Q:

What does it mean when one pupil is bigger than the other?

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Unequal pupils may indicate physiologic anisocoria, a birth defect; drugs used to treat other eye conditions; or neurological conditions that affect the third cranial nerve, according to The Merck Manual Home Edition. Disorders in the brain that affect the pupils include strokes, bleeding in the brain, infections or tumors.

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Physiologic anisocoria is marked by pupils that appear naturally different in size. This condition occurs in 20 percent of the population, and the difference in sizes does not affect how people see. Pupils affected by physiologic anisocoria react to light normally, notes The Merck Manual Home Edition. Eye disorders and drugs used to treat them may cause unequal pupil sizes. Homatropine is used for inflammation of the eye, and pilocarpine treats glaucoma. Both of these drugs may cause pupils to have different sizes. Iritis, or inflammation of the eye, and glaucoma can also make the pupils become unequal.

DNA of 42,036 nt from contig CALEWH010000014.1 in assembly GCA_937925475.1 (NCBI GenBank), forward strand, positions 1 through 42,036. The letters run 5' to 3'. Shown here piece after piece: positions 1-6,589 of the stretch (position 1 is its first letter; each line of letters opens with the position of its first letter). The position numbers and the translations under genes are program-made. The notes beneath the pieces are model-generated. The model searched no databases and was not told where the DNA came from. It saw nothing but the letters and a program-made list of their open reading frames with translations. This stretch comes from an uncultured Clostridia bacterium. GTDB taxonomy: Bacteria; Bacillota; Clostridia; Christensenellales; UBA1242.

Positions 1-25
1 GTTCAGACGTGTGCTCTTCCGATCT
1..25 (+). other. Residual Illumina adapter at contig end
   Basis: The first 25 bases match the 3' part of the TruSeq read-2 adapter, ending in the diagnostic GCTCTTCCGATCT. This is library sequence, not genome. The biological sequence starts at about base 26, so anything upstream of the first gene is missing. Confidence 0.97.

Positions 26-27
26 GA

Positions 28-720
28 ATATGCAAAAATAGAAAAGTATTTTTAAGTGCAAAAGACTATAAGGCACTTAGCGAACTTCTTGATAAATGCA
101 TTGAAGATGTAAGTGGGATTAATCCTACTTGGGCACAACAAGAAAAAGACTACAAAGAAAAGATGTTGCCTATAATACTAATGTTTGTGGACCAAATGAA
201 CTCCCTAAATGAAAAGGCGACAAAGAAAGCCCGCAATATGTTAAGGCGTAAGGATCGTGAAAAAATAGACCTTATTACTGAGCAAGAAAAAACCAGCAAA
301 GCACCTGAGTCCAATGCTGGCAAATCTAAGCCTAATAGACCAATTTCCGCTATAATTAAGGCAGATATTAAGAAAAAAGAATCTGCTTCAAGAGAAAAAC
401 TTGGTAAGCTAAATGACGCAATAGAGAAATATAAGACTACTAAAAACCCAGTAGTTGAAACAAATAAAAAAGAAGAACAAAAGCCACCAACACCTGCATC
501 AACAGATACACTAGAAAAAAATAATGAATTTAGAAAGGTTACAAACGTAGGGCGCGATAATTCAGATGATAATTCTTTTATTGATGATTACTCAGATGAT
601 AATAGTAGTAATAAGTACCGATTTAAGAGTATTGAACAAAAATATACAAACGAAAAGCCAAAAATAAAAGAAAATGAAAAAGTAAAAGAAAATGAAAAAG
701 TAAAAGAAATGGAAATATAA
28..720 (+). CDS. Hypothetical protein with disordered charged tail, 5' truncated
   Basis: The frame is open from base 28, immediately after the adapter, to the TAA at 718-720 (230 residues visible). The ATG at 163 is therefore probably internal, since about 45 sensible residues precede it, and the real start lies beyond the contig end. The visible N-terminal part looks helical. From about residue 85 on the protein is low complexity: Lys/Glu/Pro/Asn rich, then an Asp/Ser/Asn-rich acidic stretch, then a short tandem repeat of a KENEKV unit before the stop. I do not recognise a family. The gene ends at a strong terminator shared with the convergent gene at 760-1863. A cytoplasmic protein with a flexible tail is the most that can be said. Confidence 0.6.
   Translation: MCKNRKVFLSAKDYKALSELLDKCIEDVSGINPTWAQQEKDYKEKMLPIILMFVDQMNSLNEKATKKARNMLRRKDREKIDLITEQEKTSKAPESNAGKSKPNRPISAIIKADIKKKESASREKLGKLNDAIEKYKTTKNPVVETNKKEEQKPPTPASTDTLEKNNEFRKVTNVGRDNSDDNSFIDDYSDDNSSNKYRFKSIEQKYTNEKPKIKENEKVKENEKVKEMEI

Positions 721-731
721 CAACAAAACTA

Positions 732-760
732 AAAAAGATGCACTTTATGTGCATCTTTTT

Strokes and brain hemorrhaging can affect the pathways of the cranial nerves that control muscles and actions of the eye. Brain disorders such as tumors and infections can also affect the pupil sizes, but these are not as common as strokes and bleeding, explains The Merck Manual Home Edition. Other symptoms may be a cause for concern if they appear alongside unequal pupils. These symptoms include droopy eyelids, double vision, loss of vision, headache and eye pain and could be warning signs of a more serious medical condition in the brain.

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